“Essentially, everyone was agreeing to publish film information in a format that was compatible with my software,” Needham explains in his broad Mancunian accent.
“Although I was running it, there was nothing formal. It was like an open democracy of film fans.”
By the summer of 1990, this democracy had collated 10,000 movie titles.
Today, it’s hard to understand why this was so exciting. Back then, though, this much information on movies had never been collected in one place outside of an unwieldy movie encyclopaedia.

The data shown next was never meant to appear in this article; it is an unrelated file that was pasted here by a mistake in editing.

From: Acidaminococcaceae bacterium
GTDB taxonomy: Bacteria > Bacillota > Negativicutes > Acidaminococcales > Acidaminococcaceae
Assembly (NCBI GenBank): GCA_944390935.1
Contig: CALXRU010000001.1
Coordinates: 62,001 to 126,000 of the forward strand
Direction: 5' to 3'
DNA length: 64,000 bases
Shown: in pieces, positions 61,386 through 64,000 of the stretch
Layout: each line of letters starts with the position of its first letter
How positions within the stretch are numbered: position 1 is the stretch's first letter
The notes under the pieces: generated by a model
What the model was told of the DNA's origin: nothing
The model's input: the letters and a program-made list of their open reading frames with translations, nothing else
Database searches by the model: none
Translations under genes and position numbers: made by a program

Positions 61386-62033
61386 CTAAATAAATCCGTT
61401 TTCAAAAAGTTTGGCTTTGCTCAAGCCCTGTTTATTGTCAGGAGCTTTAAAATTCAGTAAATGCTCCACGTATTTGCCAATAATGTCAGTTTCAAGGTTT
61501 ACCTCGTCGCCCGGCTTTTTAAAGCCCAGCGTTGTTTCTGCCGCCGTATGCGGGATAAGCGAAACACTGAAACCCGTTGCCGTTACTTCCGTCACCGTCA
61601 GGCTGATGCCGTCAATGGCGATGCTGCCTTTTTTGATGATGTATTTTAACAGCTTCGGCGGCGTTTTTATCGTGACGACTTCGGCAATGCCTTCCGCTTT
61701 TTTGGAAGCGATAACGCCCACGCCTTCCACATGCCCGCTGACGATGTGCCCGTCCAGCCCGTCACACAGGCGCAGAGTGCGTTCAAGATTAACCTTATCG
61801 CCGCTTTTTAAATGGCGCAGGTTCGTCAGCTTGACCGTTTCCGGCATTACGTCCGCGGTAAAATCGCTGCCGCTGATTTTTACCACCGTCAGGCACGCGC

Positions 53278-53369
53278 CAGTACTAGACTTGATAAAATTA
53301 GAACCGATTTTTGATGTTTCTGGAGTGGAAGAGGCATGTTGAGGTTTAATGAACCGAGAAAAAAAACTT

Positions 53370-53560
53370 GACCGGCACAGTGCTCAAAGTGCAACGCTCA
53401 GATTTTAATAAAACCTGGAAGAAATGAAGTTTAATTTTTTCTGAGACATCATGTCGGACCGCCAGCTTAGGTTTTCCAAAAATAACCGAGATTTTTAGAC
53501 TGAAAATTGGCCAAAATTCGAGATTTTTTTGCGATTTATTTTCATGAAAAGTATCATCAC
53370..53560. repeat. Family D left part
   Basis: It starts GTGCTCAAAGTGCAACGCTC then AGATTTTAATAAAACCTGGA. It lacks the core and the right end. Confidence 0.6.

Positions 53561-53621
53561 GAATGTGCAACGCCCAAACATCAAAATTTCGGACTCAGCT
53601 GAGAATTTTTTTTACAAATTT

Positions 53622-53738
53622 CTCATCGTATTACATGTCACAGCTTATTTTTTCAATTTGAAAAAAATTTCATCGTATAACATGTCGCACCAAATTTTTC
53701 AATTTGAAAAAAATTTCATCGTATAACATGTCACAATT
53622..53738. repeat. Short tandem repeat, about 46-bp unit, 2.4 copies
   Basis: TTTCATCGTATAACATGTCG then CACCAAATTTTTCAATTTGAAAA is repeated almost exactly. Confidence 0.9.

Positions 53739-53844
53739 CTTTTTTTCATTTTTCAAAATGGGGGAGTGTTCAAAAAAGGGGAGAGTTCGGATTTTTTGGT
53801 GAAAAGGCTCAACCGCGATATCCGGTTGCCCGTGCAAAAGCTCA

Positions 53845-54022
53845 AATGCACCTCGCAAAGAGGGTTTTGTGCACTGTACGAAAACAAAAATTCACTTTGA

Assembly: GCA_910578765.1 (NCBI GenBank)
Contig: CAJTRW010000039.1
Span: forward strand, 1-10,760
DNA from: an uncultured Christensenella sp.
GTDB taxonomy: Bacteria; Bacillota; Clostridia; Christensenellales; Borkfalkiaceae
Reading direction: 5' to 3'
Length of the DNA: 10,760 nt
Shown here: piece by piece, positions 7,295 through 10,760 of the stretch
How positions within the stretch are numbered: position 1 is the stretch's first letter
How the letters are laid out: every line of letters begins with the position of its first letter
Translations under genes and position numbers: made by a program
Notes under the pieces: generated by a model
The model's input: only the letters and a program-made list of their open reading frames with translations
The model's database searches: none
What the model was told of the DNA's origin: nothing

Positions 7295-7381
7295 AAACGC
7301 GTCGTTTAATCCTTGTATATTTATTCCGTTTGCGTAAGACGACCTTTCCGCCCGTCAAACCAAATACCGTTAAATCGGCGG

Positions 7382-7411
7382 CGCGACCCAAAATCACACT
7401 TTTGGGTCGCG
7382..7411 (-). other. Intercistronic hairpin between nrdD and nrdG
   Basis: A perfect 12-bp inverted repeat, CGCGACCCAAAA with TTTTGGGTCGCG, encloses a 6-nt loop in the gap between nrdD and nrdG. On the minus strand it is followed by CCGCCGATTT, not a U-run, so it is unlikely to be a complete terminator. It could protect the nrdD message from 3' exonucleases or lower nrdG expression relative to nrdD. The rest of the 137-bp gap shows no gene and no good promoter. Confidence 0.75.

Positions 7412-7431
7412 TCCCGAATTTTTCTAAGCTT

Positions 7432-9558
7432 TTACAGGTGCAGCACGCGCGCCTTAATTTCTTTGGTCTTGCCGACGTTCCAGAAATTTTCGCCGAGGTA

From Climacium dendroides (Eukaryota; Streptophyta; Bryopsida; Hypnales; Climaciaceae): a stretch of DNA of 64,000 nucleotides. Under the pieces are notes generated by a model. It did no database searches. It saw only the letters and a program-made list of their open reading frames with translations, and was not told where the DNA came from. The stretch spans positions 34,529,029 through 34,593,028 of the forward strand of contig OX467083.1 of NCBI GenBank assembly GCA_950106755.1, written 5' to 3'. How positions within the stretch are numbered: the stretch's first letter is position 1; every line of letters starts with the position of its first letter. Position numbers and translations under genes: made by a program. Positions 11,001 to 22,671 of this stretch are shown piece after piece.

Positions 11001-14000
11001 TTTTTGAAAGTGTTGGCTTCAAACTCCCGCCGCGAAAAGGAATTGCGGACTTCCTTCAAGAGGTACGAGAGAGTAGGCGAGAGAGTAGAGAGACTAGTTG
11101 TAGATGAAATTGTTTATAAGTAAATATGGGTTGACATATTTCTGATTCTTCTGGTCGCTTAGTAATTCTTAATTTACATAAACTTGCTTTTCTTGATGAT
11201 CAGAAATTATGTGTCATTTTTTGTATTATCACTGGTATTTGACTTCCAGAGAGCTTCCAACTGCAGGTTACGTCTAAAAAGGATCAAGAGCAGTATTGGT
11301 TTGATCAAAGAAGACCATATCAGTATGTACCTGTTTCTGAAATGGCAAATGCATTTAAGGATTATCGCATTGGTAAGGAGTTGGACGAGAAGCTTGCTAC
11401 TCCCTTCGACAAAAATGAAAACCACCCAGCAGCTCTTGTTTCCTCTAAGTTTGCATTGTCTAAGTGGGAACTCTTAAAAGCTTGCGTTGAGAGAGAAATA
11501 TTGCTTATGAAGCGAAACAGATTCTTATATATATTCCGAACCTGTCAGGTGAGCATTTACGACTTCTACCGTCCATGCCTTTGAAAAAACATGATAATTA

Yet unlike Halliwell’s or Leonard Maltin’s Movie And Video Guide – which were always out of date and limited by space – IMDb was a film fan’s dream come true: a constantly updated, instantly searchable, ever-growing movie mecca.
The internet as we know it arrived somewhere around the summer of 1993. With a new-fangled web browser, computer users could... watch weather satellite images!
“That was the coolest thing on the web back then," laughs Needham. "‘Wow! There’s a fog bank on the Golden Gate Bridge two hours ago!’”